Saudi doctors are making waves in Canada, according to the kingdom’s cultural attaché for the North American country.

Dr. Fawzi Bin Abdulghani Bukhari announced that 95 percent of non-Canadians allowed to study in the fellowship and specialization programs of Canada’s French and English medical schools are Saudi nationals, the Saudi Gazette reported Saturday.  

Dr. Bkhari credited this fact to the high quality of Saudi doctors and the positive relationship between the kingdom’s cultural mission and the North American country’s medical schools.

For the 2018 to 2019 academic year, 514 Saudis have been accepted into Canadian medical programs, 421 in specialization programs, research fellowships or scientific communication programs and 93 in medical fellowships, according to Dr. Bukhari

In total, more than 1,000 Saudis from within the kingdom applied for such medical programs, as well as 230 additional Saudis who were already studying in Canada.

Saudi Arabia needs more doctors

Saudis pursuing medical careers are currently an important asset to the kingdom. 

A June report by Arab News revealed that Saudi Arabia will need a significant increase in medical professionals within the next couple years to meet the growing needs of the kingdom. Experts estimate that by 2020, the kingdom will need an additional 10,000 doctors and about twice that many by the following decade.

The report followed a previous one that pointed out the kingdom would require 5,000 additional hospital beds by 2020 and 20,000 more by 2035 to accommodate a growing population.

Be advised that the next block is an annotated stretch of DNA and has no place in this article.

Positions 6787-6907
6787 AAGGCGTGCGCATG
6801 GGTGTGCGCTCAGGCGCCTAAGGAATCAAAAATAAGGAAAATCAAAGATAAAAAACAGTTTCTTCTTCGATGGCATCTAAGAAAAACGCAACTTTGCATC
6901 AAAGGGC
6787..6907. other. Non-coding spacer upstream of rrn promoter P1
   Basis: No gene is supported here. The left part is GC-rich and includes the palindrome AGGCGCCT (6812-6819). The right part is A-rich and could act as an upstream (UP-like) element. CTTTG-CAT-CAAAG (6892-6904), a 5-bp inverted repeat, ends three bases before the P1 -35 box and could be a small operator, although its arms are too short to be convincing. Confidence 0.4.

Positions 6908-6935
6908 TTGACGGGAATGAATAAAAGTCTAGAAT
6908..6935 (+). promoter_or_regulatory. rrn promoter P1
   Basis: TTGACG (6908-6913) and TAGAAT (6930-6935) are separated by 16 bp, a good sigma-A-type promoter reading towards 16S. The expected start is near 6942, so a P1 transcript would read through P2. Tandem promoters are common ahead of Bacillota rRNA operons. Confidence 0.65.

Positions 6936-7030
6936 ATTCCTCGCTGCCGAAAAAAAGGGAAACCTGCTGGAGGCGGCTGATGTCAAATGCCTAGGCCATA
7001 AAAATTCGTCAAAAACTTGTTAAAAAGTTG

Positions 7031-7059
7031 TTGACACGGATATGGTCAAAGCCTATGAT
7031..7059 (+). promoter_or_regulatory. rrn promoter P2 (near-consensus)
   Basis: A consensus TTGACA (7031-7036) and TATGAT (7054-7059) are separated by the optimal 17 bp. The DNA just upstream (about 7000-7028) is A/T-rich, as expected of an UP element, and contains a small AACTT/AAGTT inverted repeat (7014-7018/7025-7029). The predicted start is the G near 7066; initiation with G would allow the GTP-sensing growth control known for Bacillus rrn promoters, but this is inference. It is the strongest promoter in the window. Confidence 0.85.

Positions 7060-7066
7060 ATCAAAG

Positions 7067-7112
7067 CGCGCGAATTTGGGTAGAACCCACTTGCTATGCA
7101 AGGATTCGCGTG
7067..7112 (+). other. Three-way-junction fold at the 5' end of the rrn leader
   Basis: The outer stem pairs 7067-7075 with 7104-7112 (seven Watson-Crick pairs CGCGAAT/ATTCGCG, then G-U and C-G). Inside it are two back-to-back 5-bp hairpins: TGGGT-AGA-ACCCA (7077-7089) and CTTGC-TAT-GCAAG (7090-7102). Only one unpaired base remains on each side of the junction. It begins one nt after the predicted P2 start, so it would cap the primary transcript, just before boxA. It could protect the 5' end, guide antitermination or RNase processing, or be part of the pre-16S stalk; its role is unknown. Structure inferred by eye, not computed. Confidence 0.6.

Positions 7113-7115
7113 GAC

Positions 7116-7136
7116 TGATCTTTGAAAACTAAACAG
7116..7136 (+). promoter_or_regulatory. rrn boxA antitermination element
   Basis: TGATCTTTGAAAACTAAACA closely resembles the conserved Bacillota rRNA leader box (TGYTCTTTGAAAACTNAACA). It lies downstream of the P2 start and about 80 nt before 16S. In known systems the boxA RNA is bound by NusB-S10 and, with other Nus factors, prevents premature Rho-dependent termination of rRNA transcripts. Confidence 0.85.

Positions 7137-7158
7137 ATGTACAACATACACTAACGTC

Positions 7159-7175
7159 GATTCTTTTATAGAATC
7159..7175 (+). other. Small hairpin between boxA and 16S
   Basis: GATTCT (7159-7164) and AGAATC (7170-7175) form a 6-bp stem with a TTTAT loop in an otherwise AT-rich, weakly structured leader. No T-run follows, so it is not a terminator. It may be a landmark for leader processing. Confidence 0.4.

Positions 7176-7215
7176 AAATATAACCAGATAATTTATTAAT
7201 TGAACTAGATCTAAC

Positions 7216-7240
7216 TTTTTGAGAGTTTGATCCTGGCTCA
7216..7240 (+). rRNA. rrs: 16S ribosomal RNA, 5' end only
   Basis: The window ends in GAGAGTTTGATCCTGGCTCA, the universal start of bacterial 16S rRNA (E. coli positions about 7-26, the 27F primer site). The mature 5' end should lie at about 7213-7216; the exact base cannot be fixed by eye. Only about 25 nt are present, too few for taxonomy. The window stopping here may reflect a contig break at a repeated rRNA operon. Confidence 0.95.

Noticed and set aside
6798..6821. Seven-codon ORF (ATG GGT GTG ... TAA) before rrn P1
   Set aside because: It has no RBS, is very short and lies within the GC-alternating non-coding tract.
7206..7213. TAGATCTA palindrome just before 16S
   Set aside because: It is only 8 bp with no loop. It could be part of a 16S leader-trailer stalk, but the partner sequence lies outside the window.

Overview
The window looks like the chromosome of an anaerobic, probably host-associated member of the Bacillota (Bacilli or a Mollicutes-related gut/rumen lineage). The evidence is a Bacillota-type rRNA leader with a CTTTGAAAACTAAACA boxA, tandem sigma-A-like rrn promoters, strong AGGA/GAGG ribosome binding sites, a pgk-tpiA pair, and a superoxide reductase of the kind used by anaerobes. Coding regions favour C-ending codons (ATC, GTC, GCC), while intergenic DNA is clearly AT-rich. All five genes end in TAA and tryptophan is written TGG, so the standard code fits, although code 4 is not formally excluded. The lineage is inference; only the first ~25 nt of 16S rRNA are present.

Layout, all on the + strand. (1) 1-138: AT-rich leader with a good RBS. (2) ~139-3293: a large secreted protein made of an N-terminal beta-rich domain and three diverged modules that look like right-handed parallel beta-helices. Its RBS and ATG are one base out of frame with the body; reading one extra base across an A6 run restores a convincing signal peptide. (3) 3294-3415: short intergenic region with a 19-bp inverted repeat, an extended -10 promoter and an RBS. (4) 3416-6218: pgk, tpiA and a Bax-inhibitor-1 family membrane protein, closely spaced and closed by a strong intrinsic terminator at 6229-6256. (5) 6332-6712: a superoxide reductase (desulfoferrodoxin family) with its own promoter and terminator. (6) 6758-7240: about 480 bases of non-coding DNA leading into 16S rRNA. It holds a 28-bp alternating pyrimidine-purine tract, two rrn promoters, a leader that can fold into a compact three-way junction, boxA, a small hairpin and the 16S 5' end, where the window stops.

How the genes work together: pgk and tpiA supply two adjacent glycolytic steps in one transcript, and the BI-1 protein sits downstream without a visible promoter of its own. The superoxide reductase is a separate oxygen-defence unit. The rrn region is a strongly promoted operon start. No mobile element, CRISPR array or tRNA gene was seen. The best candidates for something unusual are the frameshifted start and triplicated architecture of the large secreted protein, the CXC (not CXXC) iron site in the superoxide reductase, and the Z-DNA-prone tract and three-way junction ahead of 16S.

“There is a direct correlation between number of beds and medical staff,” Mansoor Ahmed, director for health care, education and PPP at Colliers International, told the Saudi newspaper. “By 2020 [Saudi Arabia] will require an additional 10,000 doctors and by 2030 another 20,000 doctors on top of that."

Will qualified Saudi doctors return to the kingdom?

Interestingly, a previous report also revealed that the majority of doctors in Saudi Arabia's public hospitals were foreign. Out of 42,768  working in the kingdom's public hospitals, 66.5 percent were foreigners, Arab News reported last May.

While it's positive that Saudis are popular candidates for medical positions in western nations such as Canada, Mansoor also pointed out that situations like this could lead to brain drain in the kingdom.

"A large number of doctors, nurses and paramedical staff in [the kingdom] migrate to western countries after a few years due to better opportunities and training facilities," the health care expert said.

"The government’s role is extremely important in establishing career-focused educational institutions, such as medical and nursing colleges, to increase the supply of local medical professionals and to drive qualified Saudi talent into jobs," he explained.